Handicap International has developed sports projects in mine-affected countries such as Mozambique in Senegal: mine victims have become so competitive that some of them have been invited to participate in international competitions around the world.

Citizenship

This includes developing the capacities of associations of mine victims and other persons with disabilities to advocate for the respect of human rights, bringing organizations together to exchange good practices on advocacy, participation in public life and policy making and advocating for inclusion in decision making.

In Bosnia, Handicap International participates in a regional network of over 250 organizations of persons with disabilities who organize to conduct research on disability, access to services, and to advocate for human rights at a regional level. This program, called SHARE-SEE, has also developed an electronic platform used as a forum for discussion and exchange on disability, at www.share-see.org


7. Economic inclusion

Economic inclusion is a huge challenge as economic opportunities are often limited for most in developing countries, particularly in post-crisis situations.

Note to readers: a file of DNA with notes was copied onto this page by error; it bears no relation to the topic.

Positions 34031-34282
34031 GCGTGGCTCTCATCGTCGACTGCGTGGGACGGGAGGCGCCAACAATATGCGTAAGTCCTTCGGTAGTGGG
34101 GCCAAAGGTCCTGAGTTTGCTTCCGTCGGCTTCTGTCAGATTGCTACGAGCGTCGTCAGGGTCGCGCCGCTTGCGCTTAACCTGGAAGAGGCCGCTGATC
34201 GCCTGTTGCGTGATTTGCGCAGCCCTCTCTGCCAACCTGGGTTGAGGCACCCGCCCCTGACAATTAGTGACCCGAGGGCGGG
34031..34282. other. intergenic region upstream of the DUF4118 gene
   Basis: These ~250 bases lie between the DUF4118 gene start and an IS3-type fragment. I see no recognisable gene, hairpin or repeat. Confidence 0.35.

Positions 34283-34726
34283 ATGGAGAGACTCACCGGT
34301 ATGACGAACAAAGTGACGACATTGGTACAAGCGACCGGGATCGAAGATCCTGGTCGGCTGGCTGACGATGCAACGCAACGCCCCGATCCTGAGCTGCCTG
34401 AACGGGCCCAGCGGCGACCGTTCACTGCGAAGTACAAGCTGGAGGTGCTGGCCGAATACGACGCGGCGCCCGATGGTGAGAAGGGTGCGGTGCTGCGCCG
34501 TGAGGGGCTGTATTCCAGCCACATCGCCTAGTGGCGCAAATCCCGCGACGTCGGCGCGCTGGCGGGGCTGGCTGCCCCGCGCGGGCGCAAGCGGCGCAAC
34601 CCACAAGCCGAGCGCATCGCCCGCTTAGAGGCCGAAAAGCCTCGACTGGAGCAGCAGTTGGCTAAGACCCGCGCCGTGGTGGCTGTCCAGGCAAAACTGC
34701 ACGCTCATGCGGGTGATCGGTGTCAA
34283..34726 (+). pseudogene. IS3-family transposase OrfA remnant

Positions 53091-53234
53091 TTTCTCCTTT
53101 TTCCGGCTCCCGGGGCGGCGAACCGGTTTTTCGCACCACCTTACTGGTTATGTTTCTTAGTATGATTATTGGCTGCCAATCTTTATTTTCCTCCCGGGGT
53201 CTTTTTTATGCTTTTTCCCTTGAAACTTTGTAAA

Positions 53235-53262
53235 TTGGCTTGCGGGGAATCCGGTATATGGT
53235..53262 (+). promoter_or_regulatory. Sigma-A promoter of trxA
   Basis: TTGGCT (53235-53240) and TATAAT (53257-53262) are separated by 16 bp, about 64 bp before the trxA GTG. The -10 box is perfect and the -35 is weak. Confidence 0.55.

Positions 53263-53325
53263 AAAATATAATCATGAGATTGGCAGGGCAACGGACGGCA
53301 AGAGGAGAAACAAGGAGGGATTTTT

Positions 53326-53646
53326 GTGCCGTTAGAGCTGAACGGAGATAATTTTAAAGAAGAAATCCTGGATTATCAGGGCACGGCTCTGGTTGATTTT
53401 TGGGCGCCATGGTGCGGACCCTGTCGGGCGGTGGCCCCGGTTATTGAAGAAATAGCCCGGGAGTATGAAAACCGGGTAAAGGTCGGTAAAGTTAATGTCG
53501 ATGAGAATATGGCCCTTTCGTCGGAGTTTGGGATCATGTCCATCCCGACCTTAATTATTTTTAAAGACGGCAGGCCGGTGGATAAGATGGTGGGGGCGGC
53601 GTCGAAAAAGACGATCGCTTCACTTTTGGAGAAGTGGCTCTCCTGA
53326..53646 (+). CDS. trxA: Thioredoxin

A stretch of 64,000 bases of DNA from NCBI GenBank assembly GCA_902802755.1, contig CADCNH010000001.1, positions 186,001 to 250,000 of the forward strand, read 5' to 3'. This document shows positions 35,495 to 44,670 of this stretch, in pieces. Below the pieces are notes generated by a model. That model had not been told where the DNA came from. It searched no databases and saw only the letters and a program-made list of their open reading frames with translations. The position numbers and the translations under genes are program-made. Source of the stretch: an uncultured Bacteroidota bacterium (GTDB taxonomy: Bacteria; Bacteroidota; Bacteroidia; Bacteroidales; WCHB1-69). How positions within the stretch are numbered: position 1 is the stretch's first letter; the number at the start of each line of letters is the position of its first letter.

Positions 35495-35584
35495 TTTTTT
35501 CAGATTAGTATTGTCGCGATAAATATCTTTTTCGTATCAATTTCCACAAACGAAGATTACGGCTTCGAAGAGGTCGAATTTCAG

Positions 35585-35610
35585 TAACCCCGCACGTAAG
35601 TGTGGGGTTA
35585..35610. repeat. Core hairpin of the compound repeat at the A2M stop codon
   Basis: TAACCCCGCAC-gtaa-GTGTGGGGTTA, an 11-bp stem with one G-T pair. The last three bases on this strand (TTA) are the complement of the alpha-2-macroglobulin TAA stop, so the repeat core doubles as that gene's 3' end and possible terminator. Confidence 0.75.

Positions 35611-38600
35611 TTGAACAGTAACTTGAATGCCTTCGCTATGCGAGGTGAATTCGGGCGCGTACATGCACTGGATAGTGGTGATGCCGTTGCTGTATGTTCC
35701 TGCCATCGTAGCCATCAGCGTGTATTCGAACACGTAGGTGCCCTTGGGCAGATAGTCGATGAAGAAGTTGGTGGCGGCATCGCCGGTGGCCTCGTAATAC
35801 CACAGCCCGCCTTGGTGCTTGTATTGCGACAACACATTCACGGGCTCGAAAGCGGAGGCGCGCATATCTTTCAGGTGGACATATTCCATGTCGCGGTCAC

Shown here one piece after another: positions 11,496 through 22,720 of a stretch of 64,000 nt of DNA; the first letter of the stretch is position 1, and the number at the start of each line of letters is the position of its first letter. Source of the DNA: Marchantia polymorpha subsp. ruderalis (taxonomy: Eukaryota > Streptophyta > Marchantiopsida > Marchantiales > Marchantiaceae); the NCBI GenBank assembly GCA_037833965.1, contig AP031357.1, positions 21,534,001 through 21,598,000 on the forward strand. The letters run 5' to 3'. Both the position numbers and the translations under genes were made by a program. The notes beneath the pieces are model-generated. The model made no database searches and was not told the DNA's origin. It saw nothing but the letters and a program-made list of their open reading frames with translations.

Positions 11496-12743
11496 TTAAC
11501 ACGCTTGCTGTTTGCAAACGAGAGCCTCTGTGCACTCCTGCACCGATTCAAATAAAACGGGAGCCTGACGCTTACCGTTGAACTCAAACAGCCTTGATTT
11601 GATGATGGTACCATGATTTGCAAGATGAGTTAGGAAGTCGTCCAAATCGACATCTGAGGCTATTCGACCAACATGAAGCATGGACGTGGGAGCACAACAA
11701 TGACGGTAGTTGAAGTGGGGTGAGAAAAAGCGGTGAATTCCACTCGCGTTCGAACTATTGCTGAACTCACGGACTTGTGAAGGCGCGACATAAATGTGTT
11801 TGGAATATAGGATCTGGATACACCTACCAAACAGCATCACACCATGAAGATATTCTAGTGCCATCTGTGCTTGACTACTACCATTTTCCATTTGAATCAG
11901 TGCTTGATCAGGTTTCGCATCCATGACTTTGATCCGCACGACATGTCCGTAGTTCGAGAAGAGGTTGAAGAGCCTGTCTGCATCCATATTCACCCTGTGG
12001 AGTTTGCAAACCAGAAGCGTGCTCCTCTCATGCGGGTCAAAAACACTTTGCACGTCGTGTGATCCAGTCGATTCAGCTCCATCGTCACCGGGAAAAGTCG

Main areas of work to achieve the economic inclusion of mine victims:

Skills development

The first step is to discuss with mine victims in order to understand their personal project, past experience, previous training or experience that can built upon? after understanding each person's capacities and requirements it is possible to refer a person to:

  • "Formal" vocational training, in training centers,
  • "Informal" vocation training, if formal training centers do not exist in the person's community or if they are not appropriate for her requirements. Informal vocational training can be achieved, for instance, through apprenticeships at a local level.
  • Training on basic management, business skills and microfinance methodologies may also be necessary and useful particularly for those who aim to start a micro or small enterprise.


Tailored-made approach to economic inclusion: HI in Angola

In Angola, Handicap International works with local organizations of persons with disabilities, including mine survivors, to facilitate sustainable economic inclusion.

Depending on each person's requirements and the services available at community level, persons with disabilities are referred to formal or informal training. Later, linkages to microcredit are facilitated so that persons with disabilities can start a small business after that training.


Income generating activities, self-employment and linkages to microfinance